Lies My Professor Told Me . . . meet Dr. James W. Loewen
A few years ago, I was headed north over the Blue Ridge Mountains to get some more GPS coordinates and elevations for several stone ruins at the Track Rock Terrace Complex. I stopped at the Walasiyi Inn, where the Appalachian Trail crosses Neels Gap, to get some Gatorade and granola bars. The sales counter was packed with hikers and tourists, so for several minutes I got to listen to the conversation of two college students, who were handling the cash registers. Quite interesting . . . they were talking about me . . . and it wasn’t very complementary.
The young man and woman were freshmen or sophomores, enrolled in a Introduction to Anthropology class at the University of North Georgia in Dahlonega. Initially, their conversation was about a newly graduated professor from up North, who had just come down to Georgia to bring enlightenment to their university. It then shifted to “these crazy people, who think the Mayas came to Georgia.” Their professor had recently lectured on that particular subject.
Two tourists from Florida picked up on the students’ conversation and asked them how to get to Track Rock Gap. Some of their friends had seen a TV program about the Maya ruins in the Georgia Mountains and the US Forest Service Information Center wouldn’t tell tourists, where they were located. That lit the two students on fire. They slowed down handling customers and went into a sarcastic rant on how stupid this crazy guy was on the TV program. They were focused on demonizing this guy in particular, who was at the center of this Maya thing and obviously the devil incarnate. They advised the tourists not to visit Track Rack since it was a hoax. Nothing they said had anything to do with the History Channel program, so I began wondering if they had even watched it.
The Florida tourists eventually paid for their camping gear, which gave me the chance to be close enough to the two students to ask questions. Had they seen the ruins at Track Rock Gap? No Had they watched the TV program? No Had the professor seen the TV program? No Had the professor read the book about Track Rock Gap? Evidently not . . . the students didn’t know there was a book. Had the professor done archaeological work at a Maya city? No, he was more interested in Greece.
My final question was, “If this professor is just out of college and obviously knows nothing about Georgia’s Indians or the Mayas, how can you be so certain that this is a hoax? I understand that the guy, you’re talking about, studied in Mexico and is a Creek Indian from Georgia. The young man pretended not to hear me, while the gal displayed a scowl that expressed annoyance. She blurted, “Do you need anything else? We’re busy.”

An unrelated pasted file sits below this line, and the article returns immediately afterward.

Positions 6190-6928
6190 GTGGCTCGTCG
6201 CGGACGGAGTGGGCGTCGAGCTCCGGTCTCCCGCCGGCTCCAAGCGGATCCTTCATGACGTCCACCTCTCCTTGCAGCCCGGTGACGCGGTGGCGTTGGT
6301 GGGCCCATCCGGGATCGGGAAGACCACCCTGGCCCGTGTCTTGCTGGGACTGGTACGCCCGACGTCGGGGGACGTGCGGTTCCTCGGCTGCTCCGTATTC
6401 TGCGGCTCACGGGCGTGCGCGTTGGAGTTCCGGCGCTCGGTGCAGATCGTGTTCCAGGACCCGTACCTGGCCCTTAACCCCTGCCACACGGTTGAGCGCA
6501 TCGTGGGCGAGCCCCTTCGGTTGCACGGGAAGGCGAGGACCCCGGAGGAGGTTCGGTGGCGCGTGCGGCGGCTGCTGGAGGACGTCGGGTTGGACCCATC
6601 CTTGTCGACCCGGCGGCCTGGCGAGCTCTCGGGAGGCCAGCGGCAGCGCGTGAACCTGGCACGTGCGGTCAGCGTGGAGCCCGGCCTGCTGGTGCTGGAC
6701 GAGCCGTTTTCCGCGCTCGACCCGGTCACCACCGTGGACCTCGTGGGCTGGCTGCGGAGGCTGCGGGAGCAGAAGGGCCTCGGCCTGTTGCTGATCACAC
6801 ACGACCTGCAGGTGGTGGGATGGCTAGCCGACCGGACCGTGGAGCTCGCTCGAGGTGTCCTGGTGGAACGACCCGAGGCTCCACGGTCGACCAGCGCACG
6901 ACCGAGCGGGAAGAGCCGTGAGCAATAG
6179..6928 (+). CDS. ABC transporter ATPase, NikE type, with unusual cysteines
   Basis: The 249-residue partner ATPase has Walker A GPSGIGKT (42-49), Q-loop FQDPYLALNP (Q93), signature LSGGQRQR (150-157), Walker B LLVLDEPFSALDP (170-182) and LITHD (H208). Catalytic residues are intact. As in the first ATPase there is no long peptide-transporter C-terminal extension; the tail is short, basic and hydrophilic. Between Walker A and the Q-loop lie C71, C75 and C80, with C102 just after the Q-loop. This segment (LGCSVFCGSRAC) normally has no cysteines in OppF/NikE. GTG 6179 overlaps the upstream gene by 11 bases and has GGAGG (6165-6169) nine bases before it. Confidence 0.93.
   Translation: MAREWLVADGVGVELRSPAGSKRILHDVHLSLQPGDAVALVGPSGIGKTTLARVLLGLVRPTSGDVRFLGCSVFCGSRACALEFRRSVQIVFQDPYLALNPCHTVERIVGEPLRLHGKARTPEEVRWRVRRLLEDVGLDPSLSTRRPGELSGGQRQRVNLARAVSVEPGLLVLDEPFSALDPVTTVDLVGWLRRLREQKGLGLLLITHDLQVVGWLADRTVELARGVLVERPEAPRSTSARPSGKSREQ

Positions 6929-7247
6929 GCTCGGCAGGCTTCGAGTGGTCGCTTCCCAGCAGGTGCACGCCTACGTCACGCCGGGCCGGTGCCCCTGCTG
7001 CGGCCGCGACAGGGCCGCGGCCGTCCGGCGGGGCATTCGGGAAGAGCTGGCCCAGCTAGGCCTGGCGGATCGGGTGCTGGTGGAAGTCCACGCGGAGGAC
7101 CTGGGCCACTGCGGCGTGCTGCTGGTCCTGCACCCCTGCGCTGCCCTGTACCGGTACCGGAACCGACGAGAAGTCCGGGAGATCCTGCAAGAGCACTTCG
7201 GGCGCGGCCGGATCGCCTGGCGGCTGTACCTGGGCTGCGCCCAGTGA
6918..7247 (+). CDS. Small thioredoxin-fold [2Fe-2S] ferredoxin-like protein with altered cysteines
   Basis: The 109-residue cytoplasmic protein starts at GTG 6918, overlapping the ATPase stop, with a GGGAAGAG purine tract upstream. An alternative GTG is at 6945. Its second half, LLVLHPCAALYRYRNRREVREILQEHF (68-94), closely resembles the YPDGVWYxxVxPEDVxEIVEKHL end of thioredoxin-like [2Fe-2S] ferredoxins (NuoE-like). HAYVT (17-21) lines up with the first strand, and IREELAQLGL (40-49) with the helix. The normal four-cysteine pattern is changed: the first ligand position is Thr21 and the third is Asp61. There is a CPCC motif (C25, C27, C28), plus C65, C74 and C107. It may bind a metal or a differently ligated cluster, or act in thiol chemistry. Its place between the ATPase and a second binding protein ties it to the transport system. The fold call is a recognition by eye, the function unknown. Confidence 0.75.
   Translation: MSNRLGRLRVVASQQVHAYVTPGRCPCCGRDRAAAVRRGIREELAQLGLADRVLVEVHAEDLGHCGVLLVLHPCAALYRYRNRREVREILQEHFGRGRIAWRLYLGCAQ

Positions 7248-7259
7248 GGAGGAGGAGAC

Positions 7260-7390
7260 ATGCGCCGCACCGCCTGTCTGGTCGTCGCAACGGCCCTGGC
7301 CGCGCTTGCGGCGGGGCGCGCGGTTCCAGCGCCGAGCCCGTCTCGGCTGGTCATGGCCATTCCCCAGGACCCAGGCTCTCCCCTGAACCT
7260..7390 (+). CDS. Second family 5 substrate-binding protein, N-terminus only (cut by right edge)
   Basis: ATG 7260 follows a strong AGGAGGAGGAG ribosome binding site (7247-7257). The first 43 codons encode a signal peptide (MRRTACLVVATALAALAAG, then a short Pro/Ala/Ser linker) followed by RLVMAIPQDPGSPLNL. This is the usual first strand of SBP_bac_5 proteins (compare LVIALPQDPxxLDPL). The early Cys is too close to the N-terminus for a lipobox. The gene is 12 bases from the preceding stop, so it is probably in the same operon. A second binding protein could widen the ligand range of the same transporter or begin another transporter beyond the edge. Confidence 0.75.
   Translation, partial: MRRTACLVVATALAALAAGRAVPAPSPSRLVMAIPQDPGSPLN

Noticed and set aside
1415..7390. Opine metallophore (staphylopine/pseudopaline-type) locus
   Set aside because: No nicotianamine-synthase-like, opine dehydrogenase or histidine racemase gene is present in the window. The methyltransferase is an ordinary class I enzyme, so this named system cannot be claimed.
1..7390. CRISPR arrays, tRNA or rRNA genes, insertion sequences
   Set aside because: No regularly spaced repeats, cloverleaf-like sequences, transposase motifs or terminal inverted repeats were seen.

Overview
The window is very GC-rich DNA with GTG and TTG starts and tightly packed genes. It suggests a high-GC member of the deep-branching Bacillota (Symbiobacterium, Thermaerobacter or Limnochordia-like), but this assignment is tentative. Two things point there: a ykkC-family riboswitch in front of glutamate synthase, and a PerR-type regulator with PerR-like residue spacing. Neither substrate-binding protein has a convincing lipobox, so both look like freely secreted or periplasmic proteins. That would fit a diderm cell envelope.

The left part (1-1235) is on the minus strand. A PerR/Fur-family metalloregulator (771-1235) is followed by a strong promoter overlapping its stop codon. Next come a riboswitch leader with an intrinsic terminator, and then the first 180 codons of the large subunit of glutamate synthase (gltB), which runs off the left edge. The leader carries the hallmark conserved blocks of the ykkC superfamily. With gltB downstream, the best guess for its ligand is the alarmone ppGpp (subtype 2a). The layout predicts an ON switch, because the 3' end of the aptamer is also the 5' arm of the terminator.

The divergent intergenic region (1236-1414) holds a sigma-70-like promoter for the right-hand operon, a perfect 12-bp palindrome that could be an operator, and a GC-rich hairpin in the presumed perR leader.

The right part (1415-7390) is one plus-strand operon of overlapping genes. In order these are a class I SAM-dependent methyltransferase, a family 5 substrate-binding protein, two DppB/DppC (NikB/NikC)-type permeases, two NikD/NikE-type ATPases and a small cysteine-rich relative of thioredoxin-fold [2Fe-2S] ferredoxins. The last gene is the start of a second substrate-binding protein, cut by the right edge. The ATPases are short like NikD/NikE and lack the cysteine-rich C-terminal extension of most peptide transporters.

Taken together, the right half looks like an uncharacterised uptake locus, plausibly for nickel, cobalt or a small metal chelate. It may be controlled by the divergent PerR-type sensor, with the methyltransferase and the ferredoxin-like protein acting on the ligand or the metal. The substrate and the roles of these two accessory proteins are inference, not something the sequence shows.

As I was paying her, I mentioned that I was the guy in the TV program that they were ridiculing. The gal looked at me with a face full of hate like I was a mass murderer and said, “You’re the Maya guy!” Both she and the young man then turned their heads and bodies 90 degrees, pouted their lips and stared out the window like zombies in some sort of bizarre occult ritual. I walked out the Walasiyi Inn, wondering if there was any hope for this generation of college graduates.
There is hope, if they will listen to the wisdom of sociologist and historian, Dr. James Loewen . . . author of the best selling book, Lies My Teacher Told Me. A few weeks later, he contacted me and asked if he and his wife could come down to Dahlonega from Washington, DC. They took the AmTrak train and then rented a car. It was one of the most memorable days of my life.
The following are two 20 year old TV interviews with Jim Loewen that are even more relevant today than in the 1990s. The first video deals with the inaccurate description of history in history textbooks. The second interview addresses the inaccurate description of history on historical markers and in museums. More than ever, political hacks, fringe religious groups, political extremists and corrupt bureaucrats are twisting history to their own agenda. You will enjoy his wit!
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Richard Thornton is a professional architect, city planner, author and museum exhibit designer-builder. He is today considered one of the nation’s leading experts on the Southeastern Indians. However, that was not always the case. While at Georgia Tech Richard was the first winner of the Barrett Fellowship, which enabled him to study Mesoamerican architecture and culture in Mexico under the auspices of the Institutio Nacional de Antropoligia e Historia. Dr. Roman Piňa-Chan, the famous archaeologist and director of the Museo Nacional de Antropologia, was his fellowship coordinator. For decades afterward, he lectured at universities and professional societies around the Southeast on Mesoamerican architecture, while knowing very little about his own Creek heritage. Then he was hired to carry out projects for the Muscogee-Creek Nation in Oklahoma. The rest is history.Richard is the Tribal Historic Preservation Officer for the KVWETV (Coweta) Creek Tribe and a member of the Perdido Bay Creek Tribe. In 2009 he was the architect for Oklahoma’s Trail of Tears Memorial at Council Oak Park in Tulsa. He is the president of the Apalache Foundation, which is sponsoring research into the advanced indigenous societies of the Lower Southeast.
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